So, is communism "dead" or "dying" as it is now fashionable to say since the failure of last August coup in the USSR?
Well, for us, this is not a question of fashion. And let us say right now, that our answer to this question is not going to be fashionable. For, as far as we can see, communism is neither dying nor dead in the USSR. For the very simple reason that communism was never alive there, except in the literature produced by Soviet officials themselves, by their regime's supporters outside the Soviet Union and by Western proponents of capitalism.
We, in the ICU, belong to a political tradition, that of Trotsky's Left Opposition, which, for over 67 years, fought against the illusions that existed in our class about the Soviet Union, and for a return to the communist ideas formulated by Marx and Lenin. Many of our forerunners, and Trotsky himself, lost everything in this fight, including their lives, but they never gave up. And we are certainly not going to give up this fight today, just because of a fashion initiated by the enemies of the working class!
Having made this stand, we still have a lot more to do. And first of all, it leaves us with the responsibility of explaining the events which are taking place in the Soviet Union, in the light of our communist ideas.
Which does not mean that we are going to disclose major secrets or tell you the future. We do have a few ideas as to possible developments but we do not pretend to have any definite answers on that account.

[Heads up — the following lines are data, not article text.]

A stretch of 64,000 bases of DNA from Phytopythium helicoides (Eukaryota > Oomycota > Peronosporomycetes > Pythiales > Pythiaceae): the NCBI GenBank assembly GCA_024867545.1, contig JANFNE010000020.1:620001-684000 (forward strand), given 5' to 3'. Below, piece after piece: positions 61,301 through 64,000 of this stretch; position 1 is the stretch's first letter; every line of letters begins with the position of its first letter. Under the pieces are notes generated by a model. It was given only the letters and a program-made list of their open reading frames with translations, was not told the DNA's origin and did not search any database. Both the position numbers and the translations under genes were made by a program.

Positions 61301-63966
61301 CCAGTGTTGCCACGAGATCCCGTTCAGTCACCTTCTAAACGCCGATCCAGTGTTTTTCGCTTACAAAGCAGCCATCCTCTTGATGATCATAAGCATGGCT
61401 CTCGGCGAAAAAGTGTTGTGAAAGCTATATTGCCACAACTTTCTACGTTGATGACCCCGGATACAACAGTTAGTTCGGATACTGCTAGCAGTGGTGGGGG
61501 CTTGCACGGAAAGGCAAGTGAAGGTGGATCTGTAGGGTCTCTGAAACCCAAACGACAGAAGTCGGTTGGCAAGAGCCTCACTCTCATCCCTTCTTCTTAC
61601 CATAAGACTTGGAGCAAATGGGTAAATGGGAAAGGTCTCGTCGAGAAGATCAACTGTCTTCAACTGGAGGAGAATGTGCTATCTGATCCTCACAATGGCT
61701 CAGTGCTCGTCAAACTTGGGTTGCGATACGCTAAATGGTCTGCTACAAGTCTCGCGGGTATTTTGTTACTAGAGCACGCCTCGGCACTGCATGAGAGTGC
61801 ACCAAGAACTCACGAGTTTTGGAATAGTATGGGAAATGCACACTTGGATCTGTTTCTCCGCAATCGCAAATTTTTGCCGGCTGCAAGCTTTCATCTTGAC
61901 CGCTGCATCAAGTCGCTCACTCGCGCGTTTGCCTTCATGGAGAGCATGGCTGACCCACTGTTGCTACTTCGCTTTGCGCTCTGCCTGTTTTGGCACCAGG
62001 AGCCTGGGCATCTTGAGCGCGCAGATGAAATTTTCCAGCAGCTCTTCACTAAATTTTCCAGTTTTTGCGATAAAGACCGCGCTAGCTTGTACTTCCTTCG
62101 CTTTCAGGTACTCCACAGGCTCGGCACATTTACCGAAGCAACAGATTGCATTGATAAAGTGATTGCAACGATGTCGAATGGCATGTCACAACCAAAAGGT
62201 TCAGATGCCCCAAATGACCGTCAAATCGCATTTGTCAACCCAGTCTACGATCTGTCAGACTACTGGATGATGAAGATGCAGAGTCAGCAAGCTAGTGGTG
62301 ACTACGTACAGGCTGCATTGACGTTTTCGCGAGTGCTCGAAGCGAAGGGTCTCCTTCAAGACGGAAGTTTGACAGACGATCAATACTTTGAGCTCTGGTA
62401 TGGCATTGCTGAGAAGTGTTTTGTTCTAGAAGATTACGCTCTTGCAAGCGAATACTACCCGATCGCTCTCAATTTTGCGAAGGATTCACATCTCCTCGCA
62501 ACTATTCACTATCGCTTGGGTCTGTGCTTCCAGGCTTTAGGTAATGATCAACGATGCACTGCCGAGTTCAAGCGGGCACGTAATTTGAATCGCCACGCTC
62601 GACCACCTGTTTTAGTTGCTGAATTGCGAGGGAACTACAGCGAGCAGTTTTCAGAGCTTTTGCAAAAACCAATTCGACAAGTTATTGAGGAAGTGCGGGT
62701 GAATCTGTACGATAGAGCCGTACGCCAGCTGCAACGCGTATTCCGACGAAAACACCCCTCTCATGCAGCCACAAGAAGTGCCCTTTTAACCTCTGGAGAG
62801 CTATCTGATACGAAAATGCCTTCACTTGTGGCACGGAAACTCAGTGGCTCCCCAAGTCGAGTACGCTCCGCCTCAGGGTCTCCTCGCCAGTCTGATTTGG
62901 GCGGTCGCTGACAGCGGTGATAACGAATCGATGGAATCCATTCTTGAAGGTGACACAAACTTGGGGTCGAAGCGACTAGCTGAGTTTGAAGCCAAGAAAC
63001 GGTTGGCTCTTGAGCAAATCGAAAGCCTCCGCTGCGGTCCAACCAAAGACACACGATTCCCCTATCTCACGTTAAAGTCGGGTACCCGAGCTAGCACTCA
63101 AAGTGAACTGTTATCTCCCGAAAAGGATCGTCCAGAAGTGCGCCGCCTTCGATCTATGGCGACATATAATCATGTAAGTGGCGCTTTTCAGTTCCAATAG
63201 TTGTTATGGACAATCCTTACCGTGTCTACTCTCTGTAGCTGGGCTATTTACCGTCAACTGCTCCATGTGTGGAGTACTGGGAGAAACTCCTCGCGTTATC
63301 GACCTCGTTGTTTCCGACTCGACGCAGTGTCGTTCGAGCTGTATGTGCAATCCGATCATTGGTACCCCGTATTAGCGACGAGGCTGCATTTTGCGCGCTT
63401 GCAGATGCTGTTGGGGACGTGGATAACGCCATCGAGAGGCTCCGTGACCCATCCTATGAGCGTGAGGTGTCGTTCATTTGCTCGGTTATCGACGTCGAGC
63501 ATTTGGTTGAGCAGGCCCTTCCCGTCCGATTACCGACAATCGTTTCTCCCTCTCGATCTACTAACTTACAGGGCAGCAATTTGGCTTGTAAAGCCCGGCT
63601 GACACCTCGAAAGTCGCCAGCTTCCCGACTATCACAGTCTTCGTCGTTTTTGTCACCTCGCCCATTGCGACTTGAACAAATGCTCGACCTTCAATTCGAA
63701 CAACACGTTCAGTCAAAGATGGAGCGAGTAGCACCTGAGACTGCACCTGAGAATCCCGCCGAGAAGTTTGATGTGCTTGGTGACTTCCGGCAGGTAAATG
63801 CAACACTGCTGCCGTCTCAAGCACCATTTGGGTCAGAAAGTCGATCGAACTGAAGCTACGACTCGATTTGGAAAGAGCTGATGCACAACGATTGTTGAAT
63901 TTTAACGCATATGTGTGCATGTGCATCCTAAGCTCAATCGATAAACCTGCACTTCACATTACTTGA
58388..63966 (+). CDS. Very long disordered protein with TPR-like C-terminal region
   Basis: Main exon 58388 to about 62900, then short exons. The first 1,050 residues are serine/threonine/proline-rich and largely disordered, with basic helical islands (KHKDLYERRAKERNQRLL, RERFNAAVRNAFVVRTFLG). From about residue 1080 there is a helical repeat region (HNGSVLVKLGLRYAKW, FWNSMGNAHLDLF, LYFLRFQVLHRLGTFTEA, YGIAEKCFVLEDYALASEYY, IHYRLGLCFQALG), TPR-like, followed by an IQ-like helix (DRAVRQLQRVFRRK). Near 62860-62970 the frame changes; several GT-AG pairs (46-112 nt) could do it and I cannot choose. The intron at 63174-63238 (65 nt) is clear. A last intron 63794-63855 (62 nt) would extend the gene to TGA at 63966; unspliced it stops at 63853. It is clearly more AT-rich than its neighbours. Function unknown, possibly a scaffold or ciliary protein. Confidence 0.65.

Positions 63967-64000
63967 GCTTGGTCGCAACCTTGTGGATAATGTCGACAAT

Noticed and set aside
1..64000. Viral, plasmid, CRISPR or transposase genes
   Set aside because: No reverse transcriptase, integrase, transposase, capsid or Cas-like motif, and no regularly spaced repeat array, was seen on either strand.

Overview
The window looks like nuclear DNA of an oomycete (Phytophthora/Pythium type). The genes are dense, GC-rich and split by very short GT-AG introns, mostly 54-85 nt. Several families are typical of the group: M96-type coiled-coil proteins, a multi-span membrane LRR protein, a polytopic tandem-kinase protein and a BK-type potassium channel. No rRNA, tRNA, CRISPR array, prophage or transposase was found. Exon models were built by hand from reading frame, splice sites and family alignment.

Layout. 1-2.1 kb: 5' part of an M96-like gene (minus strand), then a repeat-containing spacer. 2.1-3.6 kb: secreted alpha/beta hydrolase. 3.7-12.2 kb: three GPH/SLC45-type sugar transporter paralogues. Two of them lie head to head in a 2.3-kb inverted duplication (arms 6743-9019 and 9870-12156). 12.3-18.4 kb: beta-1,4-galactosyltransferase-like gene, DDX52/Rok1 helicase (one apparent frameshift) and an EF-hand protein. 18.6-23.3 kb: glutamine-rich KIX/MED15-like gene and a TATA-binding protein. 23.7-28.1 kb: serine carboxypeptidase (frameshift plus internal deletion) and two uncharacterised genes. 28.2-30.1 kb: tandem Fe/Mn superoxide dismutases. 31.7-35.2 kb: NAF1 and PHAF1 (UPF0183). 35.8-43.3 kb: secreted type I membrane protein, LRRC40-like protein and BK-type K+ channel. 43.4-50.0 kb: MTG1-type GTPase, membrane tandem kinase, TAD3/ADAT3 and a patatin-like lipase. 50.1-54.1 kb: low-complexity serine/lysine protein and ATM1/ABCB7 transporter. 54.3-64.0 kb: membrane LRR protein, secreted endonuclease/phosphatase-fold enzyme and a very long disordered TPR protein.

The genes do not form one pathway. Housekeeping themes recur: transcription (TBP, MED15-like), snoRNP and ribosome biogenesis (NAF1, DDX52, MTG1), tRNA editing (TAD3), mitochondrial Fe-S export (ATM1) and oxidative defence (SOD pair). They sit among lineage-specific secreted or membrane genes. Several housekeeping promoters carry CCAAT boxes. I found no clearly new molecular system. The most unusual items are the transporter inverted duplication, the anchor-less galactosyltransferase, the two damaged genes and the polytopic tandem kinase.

The events we are witnessing have no precedent in history. The state which was set up in the USSR by the working class in October 1917, was and is still unique. The fact that it remained in place for three-quarters of a century without allowing capitalism back, is even more unique. And as we are not experts in crystal balls, all we can do is to assess what we and all of you can see, in the light of past experience, in order to understand these events and, if possible, to learn from them. This is what we intend to do today.
In order to do this, we will have to go back rather far in the past. Simply because what we can see today - the Soviet state and its economic machinery, the social forces which are at play, the political actors involved - have been shaped by a long evolution which started back in 1917 after the October revolution itself.
The context of the October Revolution